Abbas: No interest in escalation of violence with Israel
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Abbas: No interest in escalation of violence with Israel

IDF chief says settler attacks hindering military’s attempt to crack down on Palestinian terrorism

Israeli security forces stand guard in Jerusalem's Old City on October 06, 2015. (Miriam Alster/FLASH90)
Israeli security forces stand guard in Jerusalem's Old City on October 06, 2015. (Miriam Alster/FLASH90)

Palestinian Authority President Mahmoud Abbas said Tuesday that he has no interest in an “escalation” and is ready to talk with Israel.

The remarks came at a meeting of top Palestinian officials on Tuesday over the latest surge in violence.

“We’re committed to the agreements,” he said. Abbas added that he has told the Israelis that the Palestinians don’t want “military and security escalations.” He said the message has been delivered to Palestinian security forces and activists.

“We want to reach a diplomatic solution through peaceful means and not another solution,” he said. “We want to mitigate the chances of destruction and loss which will afflict both sides from this situation.”

President of the Palestinian Authority Mahmud Abbas, September 22, 2015. (AFP/POOL/IVAN SEKRETAREV)
President of the Palestinian Authority Mahmoud Abbas. (AFP/POOL/IVAN SEKRETAREV)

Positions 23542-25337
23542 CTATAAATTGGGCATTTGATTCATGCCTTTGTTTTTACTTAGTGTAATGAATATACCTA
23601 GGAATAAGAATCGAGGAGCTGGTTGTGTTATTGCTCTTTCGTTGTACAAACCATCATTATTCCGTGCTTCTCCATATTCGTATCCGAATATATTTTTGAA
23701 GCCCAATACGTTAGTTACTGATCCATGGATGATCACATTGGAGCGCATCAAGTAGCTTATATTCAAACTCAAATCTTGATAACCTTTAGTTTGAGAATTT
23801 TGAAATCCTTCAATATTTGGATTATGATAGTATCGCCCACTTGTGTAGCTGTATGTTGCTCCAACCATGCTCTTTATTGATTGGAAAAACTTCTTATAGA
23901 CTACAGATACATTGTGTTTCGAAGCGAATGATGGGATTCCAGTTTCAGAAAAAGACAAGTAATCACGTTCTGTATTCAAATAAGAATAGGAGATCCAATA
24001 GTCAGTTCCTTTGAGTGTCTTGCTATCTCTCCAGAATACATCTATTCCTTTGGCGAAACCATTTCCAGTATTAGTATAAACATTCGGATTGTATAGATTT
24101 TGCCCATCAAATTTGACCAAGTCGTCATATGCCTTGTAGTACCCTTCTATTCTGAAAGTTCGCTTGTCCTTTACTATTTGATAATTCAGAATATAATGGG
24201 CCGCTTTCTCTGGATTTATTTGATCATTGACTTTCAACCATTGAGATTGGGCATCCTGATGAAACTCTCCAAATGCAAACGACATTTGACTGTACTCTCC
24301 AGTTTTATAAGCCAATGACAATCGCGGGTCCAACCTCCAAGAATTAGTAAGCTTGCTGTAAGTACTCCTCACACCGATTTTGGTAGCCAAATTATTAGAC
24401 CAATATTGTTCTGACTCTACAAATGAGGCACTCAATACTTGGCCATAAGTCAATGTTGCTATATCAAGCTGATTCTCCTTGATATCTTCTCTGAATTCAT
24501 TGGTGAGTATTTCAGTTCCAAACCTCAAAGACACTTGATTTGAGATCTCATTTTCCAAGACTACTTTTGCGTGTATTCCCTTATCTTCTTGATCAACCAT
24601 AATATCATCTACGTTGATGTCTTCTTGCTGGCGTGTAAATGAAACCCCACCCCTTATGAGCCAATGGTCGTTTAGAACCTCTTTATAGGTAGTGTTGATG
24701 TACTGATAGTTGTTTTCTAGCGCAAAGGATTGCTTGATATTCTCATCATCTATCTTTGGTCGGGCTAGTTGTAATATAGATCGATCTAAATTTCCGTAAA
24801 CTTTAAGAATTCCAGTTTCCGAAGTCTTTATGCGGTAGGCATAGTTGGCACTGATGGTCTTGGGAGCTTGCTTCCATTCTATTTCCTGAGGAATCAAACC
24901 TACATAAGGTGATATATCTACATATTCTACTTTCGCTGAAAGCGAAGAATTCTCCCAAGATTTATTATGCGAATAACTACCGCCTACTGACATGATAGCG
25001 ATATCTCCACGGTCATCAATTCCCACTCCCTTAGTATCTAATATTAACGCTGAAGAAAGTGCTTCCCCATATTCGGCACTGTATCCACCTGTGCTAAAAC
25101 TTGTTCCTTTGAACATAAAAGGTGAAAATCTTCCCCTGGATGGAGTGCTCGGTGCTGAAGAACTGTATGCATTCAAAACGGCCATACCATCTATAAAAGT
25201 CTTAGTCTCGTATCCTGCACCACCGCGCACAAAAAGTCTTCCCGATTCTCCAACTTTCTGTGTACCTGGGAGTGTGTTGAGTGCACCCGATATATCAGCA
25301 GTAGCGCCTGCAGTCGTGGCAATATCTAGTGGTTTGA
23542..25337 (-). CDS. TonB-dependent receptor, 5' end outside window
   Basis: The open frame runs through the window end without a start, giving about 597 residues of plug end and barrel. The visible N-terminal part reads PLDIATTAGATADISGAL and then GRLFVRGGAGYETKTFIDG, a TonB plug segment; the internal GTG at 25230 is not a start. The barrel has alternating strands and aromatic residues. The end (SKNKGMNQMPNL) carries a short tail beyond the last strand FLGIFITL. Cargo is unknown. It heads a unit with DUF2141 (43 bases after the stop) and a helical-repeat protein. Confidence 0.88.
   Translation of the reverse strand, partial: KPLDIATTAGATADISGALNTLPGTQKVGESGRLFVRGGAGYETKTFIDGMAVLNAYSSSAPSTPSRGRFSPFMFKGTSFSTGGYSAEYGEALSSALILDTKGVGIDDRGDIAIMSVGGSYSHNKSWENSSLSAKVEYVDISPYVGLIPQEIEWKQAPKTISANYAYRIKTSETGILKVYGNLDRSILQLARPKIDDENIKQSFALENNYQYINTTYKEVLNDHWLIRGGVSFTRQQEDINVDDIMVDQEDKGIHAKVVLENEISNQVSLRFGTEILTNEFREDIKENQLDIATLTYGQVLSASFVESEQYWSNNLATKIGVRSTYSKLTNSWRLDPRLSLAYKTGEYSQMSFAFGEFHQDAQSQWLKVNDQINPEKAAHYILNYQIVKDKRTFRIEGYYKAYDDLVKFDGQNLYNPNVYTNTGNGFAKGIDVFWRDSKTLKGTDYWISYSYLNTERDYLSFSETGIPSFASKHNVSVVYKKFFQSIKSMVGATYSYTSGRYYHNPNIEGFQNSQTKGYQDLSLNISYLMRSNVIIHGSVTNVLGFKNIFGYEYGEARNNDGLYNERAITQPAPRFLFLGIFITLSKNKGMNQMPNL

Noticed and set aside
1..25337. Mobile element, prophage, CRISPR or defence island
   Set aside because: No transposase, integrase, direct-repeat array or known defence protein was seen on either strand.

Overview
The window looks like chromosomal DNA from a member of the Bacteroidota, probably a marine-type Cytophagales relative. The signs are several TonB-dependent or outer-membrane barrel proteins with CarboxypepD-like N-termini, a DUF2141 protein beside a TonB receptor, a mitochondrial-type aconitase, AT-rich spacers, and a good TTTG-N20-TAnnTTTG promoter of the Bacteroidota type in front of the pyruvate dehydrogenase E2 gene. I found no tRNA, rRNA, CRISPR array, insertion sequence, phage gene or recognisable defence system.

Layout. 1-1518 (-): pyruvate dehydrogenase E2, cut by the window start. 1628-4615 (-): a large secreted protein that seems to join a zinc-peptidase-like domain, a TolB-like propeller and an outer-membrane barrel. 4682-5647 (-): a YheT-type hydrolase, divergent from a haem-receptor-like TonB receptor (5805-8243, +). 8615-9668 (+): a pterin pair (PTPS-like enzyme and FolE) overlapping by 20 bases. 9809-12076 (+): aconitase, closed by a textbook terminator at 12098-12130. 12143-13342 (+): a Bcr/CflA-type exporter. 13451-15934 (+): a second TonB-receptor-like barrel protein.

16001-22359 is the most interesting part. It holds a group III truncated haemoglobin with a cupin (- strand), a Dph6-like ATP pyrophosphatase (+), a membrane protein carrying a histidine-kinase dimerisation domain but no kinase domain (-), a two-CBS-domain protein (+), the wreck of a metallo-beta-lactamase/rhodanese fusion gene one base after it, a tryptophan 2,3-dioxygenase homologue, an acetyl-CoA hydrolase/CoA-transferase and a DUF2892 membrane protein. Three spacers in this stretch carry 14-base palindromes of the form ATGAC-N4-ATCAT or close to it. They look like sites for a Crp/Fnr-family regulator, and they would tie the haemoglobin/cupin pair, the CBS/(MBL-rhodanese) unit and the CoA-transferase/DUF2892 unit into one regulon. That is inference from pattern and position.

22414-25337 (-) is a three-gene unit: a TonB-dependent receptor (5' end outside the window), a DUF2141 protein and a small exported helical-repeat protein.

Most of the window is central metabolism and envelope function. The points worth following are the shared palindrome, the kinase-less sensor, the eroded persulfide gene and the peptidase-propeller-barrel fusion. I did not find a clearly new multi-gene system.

But Abbas also added that “at the same time, we will protect ourselves.”

He urged Israel to stop building settlements, carry out a previously pledged prisoner release and return to peace talks.

At the same time, IDF Chief of Staff Lt. Gen. Gadi Eisenkot said Tuesday that the Israeli military’s operations against Palestinian terrorists have been hindered by “a handful of Jews.” He said that the IDF has been working to quell unrest by West Bank settlers, who in recent days have reportedly hurled boulders and flaming tires at Palestinians and thrown rocks at Palestinian cars.

IDF officers and Palestinian security officials were set to meet Tuesday evening to discuss cooperation, the first meeting of its kind since a deadly Hamas shooting attack Thursday night near the West Bank settlement of Itamar.

“I would be happy if they trusted in the IDF to provide security and a feeling of security to all residents,” he said in a statement while visiting the site of the shooting, in which Naama and Eitam Henkin were killed in front of their children. Right-wing demonstrators have protested outside the Prime Minister’s Residence in Jerusalem in recent days against perceived ineffectual responses to the spike in terrorism.

“It’s impossible to guarantee 100 percent success in the complex reality in which we’re operating,” Eisenkot said.

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